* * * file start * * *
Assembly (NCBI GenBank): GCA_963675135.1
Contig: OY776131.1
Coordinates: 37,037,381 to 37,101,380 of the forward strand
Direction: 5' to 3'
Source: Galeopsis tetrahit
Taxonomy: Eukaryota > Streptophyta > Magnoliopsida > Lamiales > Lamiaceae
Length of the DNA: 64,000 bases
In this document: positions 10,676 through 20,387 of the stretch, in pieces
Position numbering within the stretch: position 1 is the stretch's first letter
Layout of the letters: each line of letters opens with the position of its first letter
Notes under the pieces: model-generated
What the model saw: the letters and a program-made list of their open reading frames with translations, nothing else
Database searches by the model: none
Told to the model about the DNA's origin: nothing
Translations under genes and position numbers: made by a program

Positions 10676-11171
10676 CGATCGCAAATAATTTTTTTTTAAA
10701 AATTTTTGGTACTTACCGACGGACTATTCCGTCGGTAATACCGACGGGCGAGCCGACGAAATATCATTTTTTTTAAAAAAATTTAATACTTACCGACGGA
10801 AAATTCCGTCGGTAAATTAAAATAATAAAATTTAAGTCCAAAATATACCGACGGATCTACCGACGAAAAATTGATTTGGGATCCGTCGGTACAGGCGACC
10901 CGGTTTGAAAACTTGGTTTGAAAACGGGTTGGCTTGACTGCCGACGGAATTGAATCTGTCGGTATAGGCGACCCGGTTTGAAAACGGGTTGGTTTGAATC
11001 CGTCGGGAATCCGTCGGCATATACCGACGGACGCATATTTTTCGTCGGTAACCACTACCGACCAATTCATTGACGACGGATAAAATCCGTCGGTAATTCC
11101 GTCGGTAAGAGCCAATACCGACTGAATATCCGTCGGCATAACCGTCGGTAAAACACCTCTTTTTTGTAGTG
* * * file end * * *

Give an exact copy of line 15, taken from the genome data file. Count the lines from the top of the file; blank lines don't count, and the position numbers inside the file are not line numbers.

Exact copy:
Translations under genes and position numbers: made by a program